Falling Australian house prices could put the share prices of big ASX banks like Commonwealth Bank of Australia (ASX: CBA) under pressure.
CoreLogic is one of the country’s leading property data providers with coverage of more than 98% of the Australian property market. Every month it releases the monthly change of house prices across the capital cities and the rest of the country.
Australian House Prices March 2019
The headline is that national house prices declined 0.6% during March 2019 to a median value of $524,149, following on from last month’s declines. Over the past year national house prices have declined 6.9% and it has been a decline of 7.4% since peaking in October 2017.
Most of the attention is focused on the two largest Australian cities. Sydney house prices dropped 0.9% in March 2019 and are down 10.9% over the past year. Meanwhile Melbourne house prices dropped 0.8% and are down 9.8% over the past year.
The house price falls were felt in most major cities last month. Brisbane prices dropped 0.6%, Adelaide prices fell 0.2%, Perth prices declined 0.4% and Darwin house prices fell 0.6%.
Canberra escaped the negativity where prices were flat and Hobart continues its impressive streak with prices up 0.6% over the month.
Mr Tim Lawless, Head of Research at Corelogic, said, “While the pace of falls has slowed in March, the scope of the downturn has become more geographically widespread.”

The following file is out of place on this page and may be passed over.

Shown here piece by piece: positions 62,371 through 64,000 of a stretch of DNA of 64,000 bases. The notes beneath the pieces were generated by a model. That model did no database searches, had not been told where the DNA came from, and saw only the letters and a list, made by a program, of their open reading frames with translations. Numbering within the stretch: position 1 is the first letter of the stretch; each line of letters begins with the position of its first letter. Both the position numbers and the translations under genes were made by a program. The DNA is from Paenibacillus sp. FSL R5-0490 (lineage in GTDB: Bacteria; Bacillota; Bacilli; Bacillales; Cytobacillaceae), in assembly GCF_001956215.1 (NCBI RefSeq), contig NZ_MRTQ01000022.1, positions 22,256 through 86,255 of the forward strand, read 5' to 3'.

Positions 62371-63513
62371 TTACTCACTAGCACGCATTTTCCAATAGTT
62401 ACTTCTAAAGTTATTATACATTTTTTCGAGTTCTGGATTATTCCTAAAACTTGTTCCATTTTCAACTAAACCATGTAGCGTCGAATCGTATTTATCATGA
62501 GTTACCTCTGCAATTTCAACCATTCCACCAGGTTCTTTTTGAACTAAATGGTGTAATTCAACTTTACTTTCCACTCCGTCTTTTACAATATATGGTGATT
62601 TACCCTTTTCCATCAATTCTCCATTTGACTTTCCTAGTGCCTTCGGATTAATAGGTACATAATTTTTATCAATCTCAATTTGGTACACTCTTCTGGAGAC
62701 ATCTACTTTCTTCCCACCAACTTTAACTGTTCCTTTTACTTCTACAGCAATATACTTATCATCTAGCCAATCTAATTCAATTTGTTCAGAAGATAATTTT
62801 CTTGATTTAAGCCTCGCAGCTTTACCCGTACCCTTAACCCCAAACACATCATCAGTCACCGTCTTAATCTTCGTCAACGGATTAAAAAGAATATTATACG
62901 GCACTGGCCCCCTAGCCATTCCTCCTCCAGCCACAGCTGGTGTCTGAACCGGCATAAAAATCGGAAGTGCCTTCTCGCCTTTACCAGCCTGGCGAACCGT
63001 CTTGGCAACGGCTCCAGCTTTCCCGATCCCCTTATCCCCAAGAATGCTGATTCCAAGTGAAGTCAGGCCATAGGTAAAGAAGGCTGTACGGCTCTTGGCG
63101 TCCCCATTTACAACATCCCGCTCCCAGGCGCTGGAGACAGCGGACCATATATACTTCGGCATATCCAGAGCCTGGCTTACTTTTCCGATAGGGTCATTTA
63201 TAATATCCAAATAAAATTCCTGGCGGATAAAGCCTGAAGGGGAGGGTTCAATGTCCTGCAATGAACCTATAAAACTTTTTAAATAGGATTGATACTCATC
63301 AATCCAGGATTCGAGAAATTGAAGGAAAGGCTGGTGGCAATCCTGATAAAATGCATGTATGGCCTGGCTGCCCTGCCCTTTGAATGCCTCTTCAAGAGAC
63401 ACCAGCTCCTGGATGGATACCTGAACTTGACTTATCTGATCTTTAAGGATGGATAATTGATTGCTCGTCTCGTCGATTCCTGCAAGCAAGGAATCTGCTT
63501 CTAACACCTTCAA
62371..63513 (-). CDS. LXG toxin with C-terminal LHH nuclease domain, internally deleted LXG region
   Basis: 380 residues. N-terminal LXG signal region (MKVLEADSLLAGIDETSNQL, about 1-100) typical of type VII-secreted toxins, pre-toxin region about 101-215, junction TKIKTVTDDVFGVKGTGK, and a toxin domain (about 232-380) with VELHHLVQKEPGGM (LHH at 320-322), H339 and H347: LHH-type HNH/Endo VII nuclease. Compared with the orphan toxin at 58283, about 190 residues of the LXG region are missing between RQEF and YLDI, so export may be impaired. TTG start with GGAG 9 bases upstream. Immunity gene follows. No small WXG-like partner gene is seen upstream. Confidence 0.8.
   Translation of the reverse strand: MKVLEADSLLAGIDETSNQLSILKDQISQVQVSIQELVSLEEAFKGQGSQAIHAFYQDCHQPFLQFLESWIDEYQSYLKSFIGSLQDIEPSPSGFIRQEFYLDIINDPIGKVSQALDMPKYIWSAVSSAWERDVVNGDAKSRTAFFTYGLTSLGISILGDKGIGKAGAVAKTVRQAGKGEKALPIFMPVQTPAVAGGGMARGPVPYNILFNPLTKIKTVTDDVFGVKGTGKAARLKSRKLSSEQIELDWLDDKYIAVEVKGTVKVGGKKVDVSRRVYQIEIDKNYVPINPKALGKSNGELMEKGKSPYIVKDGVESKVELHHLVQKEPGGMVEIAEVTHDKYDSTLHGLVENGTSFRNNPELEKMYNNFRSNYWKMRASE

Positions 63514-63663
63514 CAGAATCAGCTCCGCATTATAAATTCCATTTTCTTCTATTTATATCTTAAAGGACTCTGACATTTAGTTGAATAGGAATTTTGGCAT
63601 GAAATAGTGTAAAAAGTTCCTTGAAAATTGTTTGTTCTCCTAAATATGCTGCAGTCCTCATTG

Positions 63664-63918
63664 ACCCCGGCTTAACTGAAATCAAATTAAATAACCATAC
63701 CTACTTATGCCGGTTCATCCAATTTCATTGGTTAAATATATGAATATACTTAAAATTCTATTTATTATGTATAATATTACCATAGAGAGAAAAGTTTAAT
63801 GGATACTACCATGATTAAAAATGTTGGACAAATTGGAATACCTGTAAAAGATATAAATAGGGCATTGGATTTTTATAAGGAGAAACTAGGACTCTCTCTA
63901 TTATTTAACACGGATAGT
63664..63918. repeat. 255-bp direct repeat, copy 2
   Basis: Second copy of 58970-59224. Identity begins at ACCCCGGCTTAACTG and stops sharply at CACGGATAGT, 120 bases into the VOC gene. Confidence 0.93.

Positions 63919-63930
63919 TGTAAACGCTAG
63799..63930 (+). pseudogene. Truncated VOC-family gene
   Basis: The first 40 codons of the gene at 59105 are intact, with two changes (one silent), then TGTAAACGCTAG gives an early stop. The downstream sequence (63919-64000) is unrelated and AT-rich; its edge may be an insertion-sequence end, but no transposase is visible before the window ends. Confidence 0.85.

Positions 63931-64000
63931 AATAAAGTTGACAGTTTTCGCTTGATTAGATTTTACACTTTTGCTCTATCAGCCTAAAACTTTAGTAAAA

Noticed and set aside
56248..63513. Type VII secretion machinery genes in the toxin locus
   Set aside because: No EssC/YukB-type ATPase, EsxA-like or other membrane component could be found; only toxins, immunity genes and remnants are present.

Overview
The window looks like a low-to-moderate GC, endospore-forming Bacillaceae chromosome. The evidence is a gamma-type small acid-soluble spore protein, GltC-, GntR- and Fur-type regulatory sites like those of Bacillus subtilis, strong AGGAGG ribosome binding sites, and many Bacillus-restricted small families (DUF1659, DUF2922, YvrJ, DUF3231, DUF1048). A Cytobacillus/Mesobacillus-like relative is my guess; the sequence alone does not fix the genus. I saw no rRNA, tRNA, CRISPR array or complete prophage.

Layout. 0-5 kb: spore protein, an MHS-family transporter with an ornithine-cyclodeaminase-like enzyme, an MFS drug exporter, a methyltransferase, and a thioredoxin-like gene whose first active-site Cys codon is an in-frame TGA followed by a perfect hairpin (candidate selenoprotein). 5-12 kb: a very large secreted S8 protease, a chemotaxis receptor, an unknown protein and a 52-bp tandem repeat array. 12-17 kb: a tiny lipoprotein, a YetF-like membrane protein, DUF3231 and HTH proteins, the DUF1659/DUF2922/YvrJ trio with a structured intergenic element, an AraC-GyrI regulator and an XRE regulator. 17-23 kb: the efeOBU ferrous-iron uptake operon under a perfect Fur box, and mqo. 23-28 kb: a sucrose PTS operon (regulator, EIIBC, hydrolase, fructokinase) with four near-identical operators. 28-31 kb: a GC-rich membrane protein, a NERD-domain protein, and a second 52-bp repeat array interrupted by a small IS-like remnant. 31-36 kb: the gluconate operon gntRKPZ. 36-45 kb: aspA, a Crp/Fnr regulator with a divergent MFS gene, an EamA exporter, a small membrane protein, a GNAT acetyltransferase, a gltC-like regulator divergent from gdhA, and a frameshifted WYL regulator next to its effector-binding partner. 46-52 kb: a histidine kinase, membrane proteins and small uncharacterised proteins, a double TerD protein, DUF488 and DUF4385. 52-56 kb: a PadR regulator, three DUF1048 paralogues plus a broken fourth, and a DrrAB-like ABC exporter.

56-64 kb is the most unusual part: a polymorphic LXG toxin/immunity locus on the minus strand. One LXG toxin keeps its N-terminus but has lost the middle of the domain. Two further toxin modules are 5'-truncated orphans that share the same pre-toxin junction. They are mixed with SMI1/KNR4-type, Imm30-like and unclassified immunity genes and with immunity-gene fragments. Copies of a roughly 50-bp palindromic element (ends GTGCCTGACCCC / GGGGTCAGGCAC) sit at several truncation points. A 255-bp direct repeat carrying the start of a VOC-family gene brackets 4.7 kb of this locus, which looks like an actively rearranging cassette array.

What will this do for ASX bank share prices?
The big banks of Westpac Banking Corp (ASX: WBC), Australia and New Zealand Banking Group (ASX: ANZ), National Australia Bank Ltd (ASX: NAB) and Commonwealth Bank are all heavily linked to the Australian housing market.
In-fact you can add other ASX financial businesses into the mix that could be affected like Bank of Queensland Limited (ASX: BOQ), Bendigo and Adelaide Bank Ltd (ASX: BEN) and MyState Limited (ASX: MYS).
Australia is addicted to property, and some of profit-making may have gone too far, as we learned in the Royal Commission.
As long as people keep paying their mortgage payments then the declining property prices hopefully won’t be a huge problem, however there could be a negative wealth effect if people see their house continuing to drop in value.
If bank loans start going bad it could be pretty bad for bank profits and the share prices.
That’s why I think it might be better to invest in an uncorrelated ASX growth share instead, such as the ones revealed in the free report below.
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Disclaimer: Any information contained in this article is limited to general financial/investment advice only. The information has not taken into account your specific needs, goals or objectives, so please consider consulting a licenced and trusted adviser before acting on the information. Please read The Rask Group’s Financial Services Guide (FSG) for more information. This article is authorised by Owen Raszkiewicz of The Rask Group, which is a corporate authorised representative No. 1264179 of Strawman Pty Ltd (ACN: 610 908 211) (AFSL: 501 223).